Washington, Apr 4 : Pakistan's Frontier Corps, which mans several border checkpoints, is viewed as nearly an enemy force and an active facilitators of infiltration by US troops fighting in Afghanistan.
"The Frontier Corps might as well be Taliban. They are active facilitators of infiltration," said a US soldier on condition of anonymity.
Last May, after Major Larry J. Bauguess Jr. of the 82nd Airborne Division attended a meeting to ease frictions between Afghan and Pakistani forces in the Pakistani frontier town of Teri Mengel, he was shot dead by a Frontier Corps guard, military officials said.
Captain Chris Hammonds, commander of Attack Company 1st Battalion, 503rd Infantry Regiment, said that a greater frustration, he and other US troops have is that they cannot trust their Pakistani counterparts.
"The Pakistan military is corrupt and lets people come through," the Washington Post quoted Hammonds, as saying.
Pakistani forces reportedly told insurgents the location of his observation post, and when US troops in a firefight call the Pakistani military for help, he said, "they never answer the phone."
Front-line commanders such as Hammonds still grapple with key obstacles -- including unreliable Afghan and Pakistani soldiers, ambivalent villagers, and even disputes over where the true border lies, the Post observed.
Commanders said they need at least 50 percent more US troops and more reconstruction money.
At current levels, they said, it will take at least five years to quell insurgent attacks, which increased nearly 40 percent in eastern Afghanistan last year, including a 22 percent rise in attacks along the border.
"This combat outpost will get attacked within the next week or so, with rockets or small-arms fire," said Hammonds. "They can't stand that we are in this location," he added.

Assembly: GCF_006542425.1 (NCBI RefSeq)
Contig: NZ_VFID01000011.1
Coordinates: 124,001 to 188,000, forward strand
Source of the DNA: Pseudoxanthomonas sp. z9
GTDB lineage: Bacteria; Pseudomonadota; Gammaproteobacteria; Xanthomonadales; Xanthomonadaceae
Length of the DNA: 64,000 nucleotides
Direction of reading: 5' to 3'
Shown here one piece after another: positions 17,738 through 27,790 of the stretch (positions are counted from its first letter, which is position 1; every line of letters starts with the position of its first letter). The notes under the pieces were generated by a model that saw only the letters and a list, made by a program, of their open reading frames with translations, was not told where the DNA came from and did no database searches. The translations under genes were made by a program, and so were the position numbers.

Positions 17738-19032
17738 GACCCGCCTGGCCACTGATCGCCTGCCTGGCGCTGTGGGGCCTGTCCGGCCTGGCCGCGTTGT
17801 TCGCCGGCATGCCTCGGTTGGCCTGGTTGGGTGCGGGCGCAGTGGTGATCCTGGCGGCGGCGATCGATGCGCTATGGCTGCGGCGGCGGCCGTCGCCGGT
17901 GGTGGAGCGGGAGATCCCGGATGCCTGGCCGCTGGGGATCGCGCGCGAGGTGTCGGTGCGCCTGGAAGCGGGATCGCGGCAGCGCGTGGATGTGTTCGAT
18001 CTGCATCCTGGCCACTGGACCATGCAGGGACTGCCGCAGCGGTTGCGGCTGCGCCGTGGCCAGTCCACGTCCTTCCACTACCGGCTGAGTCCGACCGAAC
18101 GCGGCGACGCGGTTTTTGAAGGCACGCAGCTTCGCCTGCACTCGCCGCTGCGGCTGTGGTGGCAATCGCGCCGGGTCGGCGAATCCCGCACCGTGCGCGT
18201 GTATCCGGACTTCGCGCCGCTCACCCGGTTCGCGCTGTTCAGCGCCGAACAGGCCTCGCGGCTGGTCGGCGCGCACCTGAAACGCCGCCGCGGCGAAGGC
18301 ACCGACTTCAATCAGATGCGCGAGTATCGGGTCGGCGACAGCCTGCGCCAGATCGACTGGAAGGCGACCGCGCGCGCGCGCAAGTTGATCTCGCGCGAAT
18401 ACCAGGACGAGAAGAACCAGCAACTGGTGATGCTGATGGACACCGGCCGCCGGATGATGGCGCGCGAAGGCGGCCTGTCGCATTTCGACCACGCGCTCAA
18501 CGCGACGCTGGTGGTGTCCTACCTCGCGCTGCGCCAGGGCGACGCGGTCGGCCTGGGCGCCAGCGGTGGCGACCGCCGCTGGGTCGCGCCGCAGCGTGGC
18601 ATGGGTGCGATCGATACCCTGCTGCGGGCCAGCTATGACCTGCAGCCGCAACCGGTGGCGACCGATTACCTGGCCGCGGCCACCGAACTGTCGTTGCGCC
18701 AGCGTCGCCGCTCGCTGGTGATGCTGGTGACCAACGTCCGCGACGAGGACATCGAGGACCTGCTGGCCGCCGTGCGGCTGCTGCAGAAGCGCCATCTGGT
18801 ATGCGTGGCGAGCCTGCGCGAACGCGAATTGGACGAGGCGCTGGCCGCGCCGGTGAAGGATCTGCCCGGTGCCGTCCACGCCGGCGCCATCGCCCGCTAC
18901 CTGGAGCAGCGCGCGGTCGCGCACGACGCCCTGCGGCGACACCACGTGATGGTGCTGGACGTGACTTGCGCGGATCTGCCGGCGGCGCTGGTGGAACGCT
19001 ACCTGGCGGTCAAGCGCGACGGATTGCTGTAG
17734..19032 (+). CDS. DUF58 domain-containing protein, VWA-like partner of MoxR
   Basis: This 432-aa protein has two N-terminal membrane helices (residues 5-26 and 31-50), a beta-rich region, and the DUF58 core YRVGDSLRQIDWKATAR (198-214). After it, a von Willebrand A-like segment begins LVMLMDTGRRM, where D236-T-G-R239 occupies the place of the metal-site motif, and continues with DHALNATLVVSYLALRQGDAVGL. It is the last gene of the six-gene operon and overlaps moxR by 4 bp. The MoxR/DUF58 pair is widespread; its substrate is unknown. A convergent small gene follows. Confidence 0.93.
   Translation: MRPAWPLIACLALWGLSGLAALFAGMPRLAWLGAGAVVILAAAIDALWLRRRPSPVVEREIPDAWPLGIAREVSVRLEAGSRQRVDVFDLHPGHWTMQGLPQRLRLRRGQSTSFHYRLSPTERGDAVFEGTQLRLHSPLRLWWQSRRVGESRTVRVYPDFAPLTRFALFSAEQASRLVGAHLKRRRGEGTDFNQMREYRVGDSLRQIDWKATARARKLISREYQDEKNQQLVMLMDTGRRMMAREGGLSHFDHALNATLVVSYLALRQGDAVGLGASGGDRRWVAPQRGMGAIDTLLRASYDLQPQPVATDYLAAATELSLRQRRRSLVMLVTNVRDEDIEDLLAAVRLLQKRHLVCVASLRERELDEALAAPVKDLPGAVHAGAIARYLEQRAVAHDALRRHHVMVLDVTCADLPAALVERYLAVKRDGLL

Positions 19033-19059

The US outpost, which Hammonds and his forces set up a month ago in an insurgent safe house nicknamed the "Taliban Hotel" -- is part of an effort to stem the flow of fighters moving along routes from Pakistan's North and South Waziristan and other Federally Administered Tribal Areas.
But because of a shortage of US troops, Hammonds's company can stay in the area only for several weeks. He doubts that Afghan and Pakistani soldiers will be able to control the route once he leaves.
"You're in the middle of an ANA mutiny," Hammonds said, referring to the Afghan National Army, as Afghan soldiers from the 203rd Battalion piled into pickup trucks and quit the camp.
"The Afghans left after learning that the operation, originally to last nine days, would continue for weeks. The exodus underscored Hammonds's belief that Afghan army units cannot guard the border because they rotate every three to six months and they lack enough local knowledge. "The key to securing the border is to remove the ANA completely," he added.
Instead, Hammonds favours the Afghan border police, but eastern Paktika now has only 66 percent of its 857 authorised border police officers and, until December, they were led by a corrupt commander who colluded with the Taliban.
US troops face a mixed reception as they offer aid and seek intelligence from local villagers. In the town of Potsmillah, residents spat at Hammonds's soldiers, while in Sra Kunda, they accepted shoes, prayer rugs and offers of a new porch for their mosque.